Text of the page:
Last week, as several friends and I approached the midpoint of a thirty-six-hole day, Kevin looked in my golf bag and said, “You really ought to get new wedges.” Because I do anything that people in their twenties tell me to do, I went into the golf shop between rounds and came out with two Cleveland 588-RTXs, their heads and grips still wrapped in plastic. I liked them so much that, two days later, I bought a third, and made room for it in my bag by moving my 3-hybrid into the trunk of my car. And Corey, our pro, said I really ought to replace my wedges every couple of years, so I’ve now added “BUY BUY BUY” to July 1 in my calendar in every odd-numbered year between now and the end of time.
I’m still getting used to my new clubs. The ball checks up more than it did with the old ones, even from light rough, so I’ve had to make some adjustments—although worrying about excessive backspin, for a golfer like me, is like worrying about having too many interesting things to say to Jennifer Anniston. Most of the time, I don’t even bother to clean my grooves, never mind using them to terrorize my opponents.
The pros sometimes cause trouble for themselves by spinning their shots too much, but it’s hard for an average player to think of that as a problem. If every approach I hit came zipping back into a bunker, I’d feel as proud as if I’d taught myself to breathe underwater. Anybody can accidentally hit the ball close to the hole; the awesome thing is to look like you’ve got an inside line on the laws of physics. I myself manage it occasionally—usually from a bunker, or on a day when the greens are soft, or when I’ve swayed so far forward during my downswing that I’ve unexpectedly hit my ball before hitting the ground—and it’s always a thrill.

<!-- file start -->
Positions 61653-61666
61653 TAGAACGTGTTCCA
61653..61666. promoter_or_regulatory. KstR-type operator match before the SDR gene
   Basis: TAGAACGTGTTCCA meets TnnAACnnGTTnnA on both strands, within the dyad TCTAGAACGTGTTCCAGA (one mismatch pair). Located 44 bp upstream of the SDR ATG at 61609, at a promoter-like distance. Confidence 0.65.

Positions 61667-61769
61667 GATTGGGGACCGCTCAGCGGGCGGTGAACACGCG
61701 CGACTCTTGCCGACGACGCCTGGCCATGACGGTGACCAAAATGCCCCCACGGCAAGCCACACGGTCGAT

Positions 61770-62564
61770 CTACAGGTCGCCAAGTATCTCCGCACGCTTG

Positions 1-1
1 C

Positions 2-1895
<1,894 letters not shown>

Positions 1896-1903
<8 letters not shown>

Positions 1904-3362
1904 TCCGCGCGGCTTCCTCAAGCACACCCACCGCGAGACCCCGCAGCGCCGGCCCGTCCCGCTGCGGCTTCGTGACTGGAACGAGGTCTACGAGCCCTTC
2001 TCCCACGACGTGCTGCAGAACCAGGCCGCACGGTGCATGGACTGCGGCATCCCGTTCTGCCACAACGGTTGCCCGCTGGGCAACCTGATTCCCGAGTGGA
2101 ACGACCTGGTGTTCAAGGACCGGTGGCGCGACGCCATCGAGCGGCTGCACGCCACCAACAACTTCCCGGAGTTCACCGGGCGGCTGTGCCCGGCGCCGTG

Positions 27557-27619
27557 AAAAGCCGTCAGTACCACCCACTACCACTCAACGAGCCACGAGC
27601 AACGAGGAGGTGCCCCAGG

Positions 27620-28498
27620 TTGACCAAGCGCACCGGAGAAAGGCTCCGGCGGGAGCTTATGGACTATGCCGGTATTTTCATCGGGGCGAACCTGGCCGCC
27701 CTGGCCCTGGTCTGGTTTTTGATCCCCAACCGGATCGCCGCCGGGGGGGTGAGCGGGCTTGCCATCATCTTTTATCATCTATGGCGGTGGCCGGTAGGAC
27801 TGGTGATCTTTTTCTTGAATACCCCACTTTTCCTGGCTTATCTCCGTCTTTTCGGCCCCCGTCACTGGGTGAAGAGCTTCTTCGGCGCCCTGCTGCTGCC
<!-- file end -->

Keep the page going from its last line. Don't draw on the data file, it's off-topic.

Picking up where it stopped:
Even in its truly malignant forms, ball rotation can be exciting. I once played a round with a guy who had a two-fairway slice. His wife was riding in the cart with him, and she’d never seen him play before, and when he hit an unusually spectacular banana she gasped, “How do you make the ball curve like that?” A slice is just backspin lying on its side, so we should treat it the way the guy’s wife did: with respect.
I can think of only one thing that would make me happier than routinely making balls shift into reverse. Some winter, I want the Sunday Morning Group to hire a couple of high-school kids to meet with us every weekend, in the club hall, and teach us double dutch jump rope. We’ll work and work and practice and practice, and then, at the big cocktail party in the spring, we’ll suddenly break into our routine—a dozen overweight middle-aged men doing snappers and caterpillars and buck splits and scissor jumps. We’ll blow everybody away. Here’s what we’ll look like (age-adjusted):